2 Nephi 10:3 Textual Variants

Royal Skousen
and they shall crucify him [ 1|: ABCDEFGHIJKLMNOPQS|- RT] for [NULL >jg thus 1|thus ABCDEFGHIJKLMNOPQRST] it behooveth our God [ 1|; ABCDEFGHIJKLMNOPQS|, RT] and there is none other nation on earth that would crucify their God

In the printer’s manuscript, the word thus is supralinearly inserted with heavier and darker ink flow. The quill is considerably duller than the one Oliver Cowdery used to write the text here in 𝓟. Based on multispectral imaging of the added thus, the ink for this correction appears to be different than the ink Joseph Smith used to edit this page of 𝓟 for the 1837 edition. There are two nearby corrections on this page of 𝓟 that were made by this unknown hand (it may be the 1830 compositor)—namely, the crossout in the previous line of “that he” (see the discussion above) and an attempt to correct the spelling Priests crafts three lines below (where the corrector ended up accidentally deleting the s in Priests that came before the t rather than after). These three corrections are found in lines 15, 16, and 19 on page 66 of 𝓟.

Like the deletion of “that he” earlier in this verse, the insertion of the thus appears to be due to editing. Originally, the clause “for it behooveth our God” is parenthetical and states that God considered it necessary that the Savior be crucified. The thus implies that somehow the crucifixion itself caused God to consider it necessary. Usage elsewhere involving behooveth shows that the thus is not required. Earlier in this two-part discourse, Jacob explains why the crucifixion was necessary:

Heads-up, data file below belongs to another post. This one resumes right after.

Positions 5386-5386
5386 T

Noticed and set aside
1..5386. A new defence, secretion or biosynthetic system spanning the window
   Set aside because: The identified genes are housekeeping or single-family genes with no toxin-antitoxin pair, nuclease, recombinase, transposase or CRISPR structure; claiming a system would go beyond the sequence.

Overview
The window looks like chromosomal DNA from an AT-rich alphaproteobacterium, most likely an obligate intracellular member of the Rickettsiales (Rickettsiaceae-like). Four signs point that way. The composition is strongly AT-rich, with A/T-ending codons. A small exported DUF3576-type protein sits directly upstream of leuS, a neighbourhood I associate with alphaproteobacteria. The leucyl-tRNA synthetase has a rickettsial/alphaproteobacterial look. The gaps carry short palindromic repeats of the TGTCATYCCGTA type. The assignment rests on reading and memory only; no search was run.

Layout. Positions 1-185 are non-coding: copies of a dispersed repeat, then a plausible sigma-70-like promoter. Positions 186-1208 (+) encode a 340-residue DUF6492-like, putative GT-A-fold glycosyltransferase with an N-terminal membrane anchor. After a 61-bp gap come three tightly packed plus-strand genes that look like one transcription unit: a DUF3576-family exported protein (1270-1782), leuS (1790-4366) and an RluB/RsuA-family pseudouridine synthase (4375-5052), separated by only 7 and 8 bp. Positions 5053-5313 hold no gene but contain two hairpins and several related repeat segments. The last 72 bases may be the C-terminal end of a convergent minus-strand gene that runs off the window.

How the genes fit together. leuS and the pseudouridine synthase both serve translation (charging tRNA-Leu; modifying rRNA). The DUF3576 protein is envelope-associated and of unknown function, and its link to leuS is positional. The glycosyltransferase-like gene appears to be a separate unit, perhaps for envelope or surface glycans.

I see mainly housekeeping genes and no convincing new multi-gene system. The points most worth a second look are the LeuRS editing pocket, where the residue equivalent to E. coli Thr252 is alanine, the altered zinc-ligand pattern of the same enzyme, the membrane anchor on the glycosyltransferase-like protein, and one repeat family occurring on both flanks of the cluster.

In 2 Nephi 10:3, Jacob reminds his listeners that the Lord himself requires the crucifixion. Even though the Jews in Jerusalem will crucify the Savior, the atonement is necessary and ordained by God himself. The insertion of the thus in 2 Nephi 10:3 is totally gratuitous and unnecessary.

One possible reason for adding the thus is that the reader expects the phrase “it behooveth X” to be followed by a that-clause. But here in 2 Nephi 10:3, there is no following that-clause, and so it appears that the clause “for it behooveth our God” is stranded. And indeed it is: the clause is parenthetical.

Elsewhere there are two other examples in the text of “it behooveth”:

In both these examples, there is a logical connection with the previous clause, thus the connectors yea and for thus.

There are two examples of the verb behoove in the King James Bible, and both also refer to the atonement:

In both of these cases, there is a logical relationship with the preceding clause, thus the use of the connectors and thus and wherefore. But in 2 Nephi 10:3, the clause involving behoove is parenthetical and should not be connected by thus. The clause should probably be punctuated with surrounding dashes in order to clearly show its parenthetical nature.

Summary: Remove in 2 Nephi 10:3 the intrusive thus that the 1830 compositor or some other corrector added; the original clause (“for it behooveth our God”) is parenthetical and should not be directly connected with the preceding clause by the use of thus.

Analysis of Textual Variants of the Book of Mormon, Part. 1